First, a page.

Basketball

Oregon frames the Kent-era’s coffin

Average Oregon abuses WSU in historical loss.

LAS VEGAS – The walk from the locker room to the opening tip was the only time Ernie Kent and Co. was seen at their feet in Wednesday night’s bout with Oregon.

Yes, the Pac-12 Tournament’s opening round was concluded in a 51-84 sin city whipping – the largest deficit (33) in Pac-12 Tournament history. And up until the first half’s closing minutes, Washington State logged more turnovers than they did points and shot a single-digit percentage.

Additionally, not a single Coug cracked double digits in points, rebounds, or assists. Freshman CJ Elleby topped the roster with 9 points and 9 rebounds, while outgoing senior Robert Franks led with 4 assist. As a team, WSU shot 31 percent from the floor, gave away 20 turnovers, and nearly got outscored by Oregon’s bench alone (46 points).

The Cougars remain winless (0-5) in the Pac-12 Tournament under Kent’s reign.

Sports may be the closest thing we know to a transparent meritocracy; perhaps that’s why many love them. Winners and losers are categorical, no wiggle room or grey area is justified nor tolerated. And when the clock strikes triple zeros, your identity is stone – at least in the micro.

But for Washington State, their micro and macro go hand-in-hand, however, as the two entities can share a drink over their egregious shortcomings at a local dive bar. Failing to even sniff pedestrian in a notoriously weak Conference of Champions, WSU ends 2019 on a 11-21 record – just 4 wins against Pac-12 programs.

As for the big picture, dust off your old phonograph and spin a broken record.

Kent has pickpocketed 22 conference victories in 5 season with the Cougars for an average 4.4 per year. And he isn’t trending upward either. Seven wins remains his peak which came in the head man’s debut season (2014-15).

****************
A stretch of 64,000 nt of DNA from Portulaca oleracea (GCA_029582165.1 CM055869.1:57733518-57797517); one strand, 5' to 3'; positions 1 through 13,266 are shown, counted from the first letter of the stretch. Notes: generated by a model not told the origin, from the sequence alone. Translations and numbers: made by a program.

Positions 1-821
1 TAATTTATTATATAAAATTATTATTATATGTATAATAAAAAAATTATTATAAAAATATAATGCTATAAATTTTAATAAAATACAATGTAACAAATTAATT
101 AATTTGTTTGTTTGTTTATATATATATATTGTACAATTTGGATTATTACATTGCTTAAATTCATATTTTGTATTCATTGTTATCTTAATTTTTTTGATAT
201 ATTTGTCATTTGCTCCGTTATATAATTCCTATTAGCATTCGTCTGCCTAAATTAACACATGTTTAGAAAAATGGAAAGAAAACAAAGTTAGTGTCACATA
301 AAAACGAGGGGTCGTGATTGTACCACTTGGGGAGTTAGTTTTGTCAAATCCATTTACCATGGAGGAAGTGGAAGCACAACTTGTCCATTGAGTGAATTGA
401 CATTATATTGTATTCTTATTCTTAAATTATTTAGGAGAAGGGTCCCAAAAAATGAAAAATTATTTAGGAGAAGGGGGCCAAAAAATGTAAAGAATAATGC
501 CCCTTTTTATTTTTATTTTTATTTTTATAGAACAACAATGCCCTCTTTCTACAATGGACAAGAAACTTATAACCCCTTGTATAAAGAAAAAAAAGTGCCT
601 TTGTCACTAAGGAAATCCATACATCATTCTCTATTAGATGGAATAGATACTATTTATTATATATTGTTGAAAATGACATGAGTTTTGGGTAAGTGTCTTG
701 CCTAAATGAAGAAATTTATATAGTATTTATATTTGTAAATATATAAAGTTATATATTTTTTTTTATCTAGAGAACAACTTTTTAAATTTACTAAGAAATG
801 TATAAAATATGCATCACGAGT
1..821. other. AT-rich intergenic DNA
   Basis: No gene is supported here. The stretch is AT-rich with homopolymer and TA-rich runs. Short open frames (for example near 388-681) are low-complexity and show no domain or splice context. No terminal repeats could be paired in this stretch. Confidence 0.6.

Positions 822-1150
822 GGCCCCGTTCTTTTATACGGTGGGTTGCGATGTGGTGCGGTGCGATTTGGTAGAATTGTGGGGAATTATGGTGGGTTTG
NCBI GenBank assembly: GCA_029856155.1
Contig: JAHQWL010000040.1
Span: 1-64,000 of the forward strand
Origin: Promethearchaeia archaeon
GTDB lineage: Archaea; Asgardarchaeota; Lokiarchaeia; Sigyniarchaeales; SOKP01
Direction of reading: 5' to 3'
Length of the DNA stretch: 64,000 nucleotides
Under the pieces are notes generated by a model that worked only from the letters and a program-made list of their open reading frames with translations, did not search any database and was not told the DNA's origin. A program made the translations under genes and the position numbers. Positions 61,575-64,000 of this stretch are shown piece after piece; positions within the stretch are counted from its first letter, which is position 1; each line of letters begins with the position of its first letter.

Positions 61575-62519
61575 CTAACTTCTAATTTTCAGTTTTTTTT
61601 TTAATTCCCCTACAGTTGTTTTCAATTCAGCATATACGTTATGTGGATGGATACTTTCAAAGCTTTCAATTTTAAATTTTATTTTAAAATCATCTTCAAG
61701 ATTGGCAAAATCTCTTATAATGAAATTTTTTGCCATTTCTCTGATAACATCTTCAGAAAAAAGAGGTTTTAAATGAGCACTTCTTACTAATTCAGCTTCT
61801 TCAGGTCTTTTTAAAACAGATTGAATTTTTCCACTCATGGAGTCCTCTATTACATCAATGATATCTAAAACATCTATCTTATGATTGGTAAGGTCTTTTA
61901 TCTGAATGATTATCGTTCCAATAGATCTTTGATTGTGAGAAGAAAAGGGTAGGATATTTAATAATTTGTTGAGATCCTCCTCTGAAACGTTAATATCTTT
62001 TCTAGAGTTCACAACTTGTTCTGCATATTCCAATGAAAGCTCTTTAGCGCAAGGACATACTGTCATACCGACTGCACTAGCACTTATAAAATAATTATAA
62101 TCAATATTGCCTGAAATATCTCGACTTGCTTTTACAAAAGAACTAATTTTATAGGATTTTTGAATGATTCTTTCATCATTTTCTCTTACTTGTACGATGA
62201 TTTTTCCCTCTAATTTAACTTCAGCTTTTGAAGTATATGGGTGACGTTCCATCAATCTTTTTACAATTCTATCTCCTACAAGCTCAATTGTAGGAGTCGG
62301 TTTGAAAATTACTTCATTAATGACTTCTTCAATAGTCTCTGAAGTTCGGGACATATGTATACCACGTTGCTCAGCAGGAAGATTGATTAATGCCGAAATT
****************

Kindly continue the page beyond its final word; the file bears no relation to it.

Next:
He’d seen respectable success building a quality resume before parting ways with Oregon in 2010. A pair of Elite Eight appearances (2002, 2007) and conference victories (WCC 1997, Pac-10 2002) proved his competency from the coaching stool, though yesterday’s dunks don’t win today’s games.

And even by the most liberal of standards, Kent’s tenure at WSU has been a failure. Outside of last season’s Wooden Legacy, a 2019 Grand Canyon sweep – in a pedestrian Pac-12 conference, mind you – remains his crème de la crème in a grey suit and crimson tie.

Yes, stringing together two or three wins has defined premier basketball in this era of WSU hoops.

Kent isn’t likely to go anywhere by virtue of buyout in the neighborhood of 4 million dollars. But with such a track record in a seemingly meritocratic business paralleling that of a competence hierarchy, it’s no wonder Cougs are left scratching their heads.

He may be a man you cannot help but admire and respect upon personal interaction, but perhaps the game has outdated Kent. The head of Washington State hoops looks to be – much like a phonograph – a leftover relic from another time.

Simply put, Cougar basketball needs a change, because this record keeps playing a horrible song.

(Top photo: Jack Ellis – Cougar Sports Network)

2 comments

  1. Just a thought… Eric Reveno was the head coach at one of the worst WCC basketball programs, the University of Portland. Yet he won 44% of his games at Portland…a better record than the former NBA players who tried their hand at coaching at U.of P. Kent won 37% at WSU. Reveno makes $260 k as assistant coach at Georgia Tech… offer him the job…offer Raveno $500 to $700 k …WSU can afford that.. after 3 years offer Raveno more $$ IF he pans out….

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    1. It’s a name we haven’t heard thrown around to often, I’ll have to look into him more! But I think you’re right on track. WSU needs to find a diamond in the rough, preferably someone defensibly minded, for under market value. That’s the only solution for their current financial situation.

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